Thursday, April 17, 2014

Above All Else, Do No Harm

I think before the Community Emergency Response Team takes their final exam, the entire class will also swear allegiance to the Hippocratic Oath.

On Wednesday night the CERT team learned basic firefighting skills, and by basic I mean little fires.  But, like the mighty oak, many monster fires start with a combustion point not much bigger than an acorn.

And if you can get to it before it has a chance to feed, the voracious dragon is more easily slayed.

As a lightly trained volunteer the first thing a CERT member does is to sizeup the situation and decide if there is anything they really can do, safely, to help the scenario.

 Hadley fire 10/27/13.  Not your basic fire

First rule, Rule #1, is protect yourself, second rule is protect your family and third rule is to then help those in need, until the professionals arrive.

But only if you can do it without violating rules #1 and #2.

 Streaming Cinda

To drive home the point, powerfully, the class watched a five-minute film with a somber final scene.  The instructor asked before hand if anyone wished to leave the room.  Nobody did.

A police officer on a rural dirt road arrives on an accident scene involving a car and a farm truck, each vehicle coming to rest on opposite sides of the road.   A large body is laying face down halfway between them, directly in the center of the road, but partially obscured by what appears to be smoke.

The truck on the right has a diamond shaped placard attached, although due to heavy fog-like conditions which are getting noticeably worse, it's not easily discernible.

The officer radios dispatch to report the scene, requesting fire and EMS response with a push, and before getting out of his vehicle requests their estimated time of arrival.

He's told, "5-7 minutes." 

His dashcam records the officer quickly move to the victim in the road.   By now both are almost obscured by the mist and you can hear the officer say loudly as he kneels by the victim, "Are you okay?" No answer. 

Then a series of loud hacking coughs.  The officer is no longer kneeling ...

For the next few moments his personal microphone kicks on and off rhythmically, as the officer draws his final breaths.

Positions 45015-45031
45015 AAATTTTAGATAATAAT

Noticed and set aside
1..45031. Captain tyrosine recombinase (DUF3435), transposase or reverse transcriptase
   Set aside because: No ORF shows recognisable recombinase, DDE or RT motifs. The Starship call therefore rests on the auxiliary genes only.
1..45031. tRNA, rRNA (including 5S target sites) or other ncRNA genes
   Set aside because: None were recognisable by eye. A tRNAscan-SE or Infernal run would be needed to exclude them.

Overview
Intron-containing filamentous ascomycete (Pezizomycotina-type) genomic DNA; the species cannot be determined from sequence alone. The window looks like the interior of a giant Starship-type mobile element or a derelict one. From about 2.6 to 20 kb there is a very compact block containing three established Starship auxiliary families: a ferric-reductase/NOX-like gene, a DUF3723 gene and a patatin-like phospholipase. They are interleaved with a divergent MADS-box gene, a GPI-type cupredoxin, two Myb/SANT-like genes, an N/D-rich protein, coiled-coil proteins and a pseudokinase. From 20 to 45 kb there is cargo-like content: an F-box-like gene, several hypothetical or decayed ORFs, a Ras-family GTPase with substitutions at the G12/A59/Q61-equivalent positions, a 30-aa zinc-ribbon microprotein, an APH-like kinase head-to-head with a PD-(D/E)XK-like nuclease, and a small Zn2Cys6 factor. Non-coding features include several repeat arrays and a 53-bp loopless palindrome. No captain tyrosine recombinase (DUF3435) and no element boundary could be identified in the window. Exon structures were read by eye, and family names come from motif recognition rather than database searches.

A firetruck appears from the opposite direction, pulls up close to the scene and firefighters can be seen gearing up for what seems like agonizing minutes, but in fact was probably less than a minute. 

A couple firefighters run a hose to the truck and start spraying it down with water while others scoop up the officer on a portable stretcher.  The film ends.  They both died.

In fact the initial victim the officer desperately tried to save, giving up his own life in the process, was already dead.  The white "smoke" was deadly chlorine gas.

When I took the APD citizens police academy 15 years ago they had a newfangled LaserDisc that stored a 1,000 or more interactive training scenarios projected on a large screen to practice "shoot or don't shoot" situations.  

In the last scenario of three, I died (but took the perp with me).  I was so distraught I asked the instructor the next day what had I done wrong?  "Nothing," he responded. "There are 3 or 4 scenarios on that disc designed to ensure you die."

Thus sending a humbling message any professional first responder knows all too well, as they don't always have the luxury of abiding by Rule #1:  You can do everything right, tapping decades of skills and experience, motivated by the best of intentions ... and death can still win.


Aidan 1 Fire 0

1 comment:

Anonymous said...

Larry, based on what you describe, that officer didn't have a chance and would have died even if he hadn't gotten out of his cruiser.

A motor vehicle is not an airtight container (you'd quickly suffocate inside if it was), and I'd be surprised if he wasn't being exposed to a high level of Chlorine inside his cruiser before he even got out. I doubt that he would have remained functional long enough to (a) get his cruiser far enough away for the air to be breathable, (b) make the judgment call that he was far enough away and then (c) get himself out of the contaminated cruiser and into the outdoor air until help arrived.

You need to be worried about Hydrogen Sulfide when you can't smell it anymore, I think Chlorine is the same way, and to me the fact that the officer didn't have a visceral "I've got to get the f*** out of here" response the instant he opened his cruiser door speaks volumes to how badly exposed he already was.

Chlorine is scary.